At the behest of Nike, Oregon hastily convened a special one-day legislative session on Friday in order to ensure the global behemoth retains its preferential tax status in the state.
The spectacle of an emergency legislative session to pass a tax break for a single company was prompted by Nike threats to take a planned expansion out of state. As Nike warned, other states are “heavily courting” the company.
Not wanting to “lose” Nike, which houses its 200-acre corporate headquarters in Beaverton, Ore., Democratic Governor John Kitzhaber eagerly called a special session and deemed cowing to Nike threats a “no-brainer.” And with the support of Democrats, and calls from lawmakers to “just do it,” the Nike tax break easily passed both legislative chambers—the demands of Nike lobbyists codified by Oregon legislators into law.
Under the terms of the Nike tax-break deal, Oregon’s governor is now free to reach an agreement with the company in which the state will guarantee no changes to Nike’s current tax status will occur over the next 30 years in return for a company promise of 500 new jobs and a $150 million expansion.
Of course, if one listens to the governor and Nike, the planned expansion will ultimately lead to 12,000 direct and indirect jobs and boost the state’s economy by $2 billion annually. Naturally, such rosy projections come from an “independent” economic study commission by none other than Nike. The data of the study, meanwhile, remains hidden from the public.
The sudden urgency Nike proclaimed in seeking to lock-in its current tax status stemmed certainly in part from a need to mask such shoddy claims from public scrutiny. It also, though, derived from a desire to protect another sweetheart tax deal it had previously wrested from the state.
Back in 2001, once again under pressure from Nike lobbyists, Oregon began to phase in a “single-sales factor” tax formula. This formula leaves only a company’s in-state sales taxable by the state—a boon for multinationals like Nike. In fact, according to the Oregon Center on Public Policy, this changed formula saved Nike $143.2 million in Oregon taxes from 2005-2009. That equates to a 90 percent reduction in the company’s state tax burden.
Still, prior to Nike’s Friday victory, the future of its privileged tax status was appearing slightly more tenuous. For amid drastic cuts to public education, social services, and mounting furlough days for state employees, Oregonians have demonstrated a repeated eagerness to increase taxes on corporations.
In November, for example, Oregon voters passed Measure 85, reforming the state’s rather inane “corporate kicker.” Under the provisions of the old kicker, all tax collections exceeding state revenue projections by 2 percent or more over a two year span were rebated to corporate taxpayers. Now, that rebate is slated to go for public education.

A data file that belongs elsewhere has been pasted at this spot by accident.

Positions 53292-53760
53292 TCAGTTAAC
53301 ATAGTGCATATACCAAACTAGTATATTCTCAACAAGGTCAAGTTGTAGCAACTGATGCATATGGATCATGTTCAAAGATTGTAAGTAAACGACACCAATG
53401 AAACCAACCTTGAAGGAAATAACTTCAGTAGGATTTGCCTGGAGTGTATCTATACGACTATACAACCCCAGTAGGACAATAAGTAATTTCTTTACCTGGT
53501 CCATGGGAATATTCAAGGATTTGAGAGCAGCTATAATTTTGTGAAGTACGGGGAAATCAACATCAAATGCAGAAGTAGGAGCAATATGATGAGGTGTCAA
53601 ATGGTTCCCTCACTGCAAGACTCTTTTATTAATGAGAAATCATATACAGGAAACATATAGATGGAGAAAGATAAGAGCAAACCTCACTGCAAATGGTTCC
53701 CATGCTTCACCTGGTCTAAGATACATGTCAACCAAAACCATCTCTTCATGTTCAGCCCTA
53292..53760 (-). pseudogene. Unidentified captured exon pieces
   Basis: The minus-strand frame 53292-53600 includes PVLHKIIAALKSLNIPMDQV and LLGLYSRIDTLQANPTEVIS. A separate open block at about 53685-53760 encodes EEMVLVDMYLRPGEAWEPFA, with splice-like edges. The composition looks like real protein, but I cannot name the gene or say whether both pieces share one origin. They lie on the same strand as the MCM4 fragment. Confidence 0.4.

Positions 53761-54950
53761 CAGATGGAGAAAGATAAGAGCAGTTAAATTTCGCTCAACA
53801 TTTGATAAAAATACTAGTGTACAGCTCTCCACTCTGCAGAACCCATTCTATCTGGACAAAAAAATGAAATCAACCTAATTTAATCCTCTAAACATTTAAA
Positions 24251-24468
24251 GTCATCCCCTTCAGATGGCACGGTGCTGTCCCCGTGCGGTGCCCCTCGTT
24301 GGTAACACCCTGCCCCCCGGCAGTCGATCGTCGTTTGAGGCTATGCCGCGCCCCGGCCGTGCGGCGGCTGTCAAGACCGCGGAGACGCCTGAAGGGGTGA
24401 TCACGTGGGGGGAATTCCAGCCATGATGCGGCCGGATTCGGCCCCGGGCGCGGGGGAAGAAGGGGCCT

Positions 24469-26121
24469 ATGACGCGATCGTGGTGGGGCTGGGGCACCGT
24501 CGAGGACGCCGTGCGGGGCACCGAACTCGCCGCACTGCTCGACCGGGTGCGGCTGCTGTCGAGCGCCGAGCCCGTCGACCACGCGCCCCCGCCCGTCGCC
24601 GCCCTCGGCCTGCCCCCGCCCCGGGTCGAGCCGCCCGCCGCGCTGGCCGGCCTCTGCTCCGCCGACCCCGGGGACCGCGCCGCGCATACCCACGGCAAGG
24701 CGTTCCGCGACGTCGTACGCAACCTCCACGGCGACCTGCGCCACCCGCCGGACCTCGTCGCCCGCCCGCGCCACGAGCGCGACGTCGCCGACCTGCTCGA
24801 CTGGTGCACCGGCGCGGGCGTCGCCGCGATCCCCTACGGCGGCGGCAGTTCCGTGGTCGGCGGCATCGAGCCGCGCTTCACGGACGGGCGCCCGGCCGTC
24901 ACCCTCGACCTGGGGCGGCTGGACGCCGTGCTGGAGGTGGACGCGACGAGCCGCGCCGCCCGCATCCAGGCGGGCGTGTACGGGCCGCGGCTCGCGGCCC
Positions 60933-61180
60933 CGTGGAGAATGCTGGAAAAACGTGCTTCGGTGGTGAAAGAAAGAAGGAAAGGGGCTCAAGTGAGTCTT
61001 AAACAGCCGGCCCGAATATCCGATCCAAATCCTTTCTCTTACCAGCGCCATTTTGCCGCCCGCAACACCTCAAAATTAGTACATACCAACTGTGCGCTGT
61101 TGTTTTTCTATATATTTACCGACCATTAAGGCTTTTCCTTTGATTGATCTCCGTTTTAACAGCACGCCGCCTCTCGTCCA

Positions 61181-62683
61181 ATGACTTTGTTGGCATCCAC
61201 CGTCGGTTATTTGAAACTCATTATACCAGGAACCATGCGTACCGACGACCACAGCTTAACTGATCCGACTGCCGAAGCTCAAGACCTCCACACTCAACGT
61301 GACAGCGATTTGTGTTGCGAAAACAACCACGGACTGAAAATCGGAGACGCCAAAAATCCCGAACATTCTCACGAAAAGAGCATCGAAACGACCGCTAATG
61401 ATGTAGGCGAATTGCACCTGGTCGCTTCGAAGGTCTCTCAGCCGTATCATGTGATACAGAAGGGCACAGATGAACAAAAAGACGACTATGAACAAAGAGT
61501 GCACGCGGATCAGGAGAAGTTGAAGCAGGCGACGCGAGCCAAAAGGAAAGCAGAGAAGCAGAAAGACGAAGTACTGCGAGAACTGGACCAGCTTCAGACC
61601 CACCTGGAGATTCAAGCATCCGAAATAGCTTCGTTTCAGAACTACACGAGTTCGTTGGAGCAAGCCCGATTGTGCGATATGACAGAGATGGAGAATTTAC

The reform of the state’s corporate kicker follows on the success in 2010 of state Measures 66 and 67, which saw voters pass modest tax increases on corporations and the state’s wealthy. In an op-ed appearing in the Oregonian newspaper at the time, Nike co-founder Phil Knight deemed the measures to be “anti-business, anti-success, anti-inspirational, anti-humanitarian,” among other things.
Nike’s most recent shakedown, however, now preempts any future citizen initiative which could have potentially targeted the company’s privileged tax status. It appears all inspirational humanitarians can now rest at ease.
Of course, corporate extortion of the kind Nike employed against Oregon is nothing new. Doling out corporate tax breaks in return for dubious corporate promises of jobs is a growing national trend. A recent New York Times series on corporate subsidies, for instance, found that state and local governments in the U.S. relinquish an estimated $80 billion every year in corporate tax incentives. At the same time, as the paper reported, state and local governments were forced to cut public services and raise taxes by a combined $156 billion last year.
In Oregon, the special Nike tax break comes at a time when the austerity fetish has led the governor is seek a cap on cost of living increases for current retirees enrolled in the state’s Public Employees Retirement System. But such is the real nature of the bipartisan dictum of “shared sacrifice.”
As Sheldon Wolin writes in his book Democracy Inc., we are living in “a system that represents the political coming-of-age of corporate power.”
“Exit the citizen,” Wolin writes, “enter the corporate actor.”
And in the age of corporate power, the brazen blackmail of a state government by a private corporation is not held to be a disgrace, nor even the least bit troubling. Instead, it’s merely business as usual.
The corporate actor now reigns supreme; all hail the corporate actor. As Oregon State Senator Ginny Burdick gushed on Friday of Nike, what a “wonderful, wonderful company.”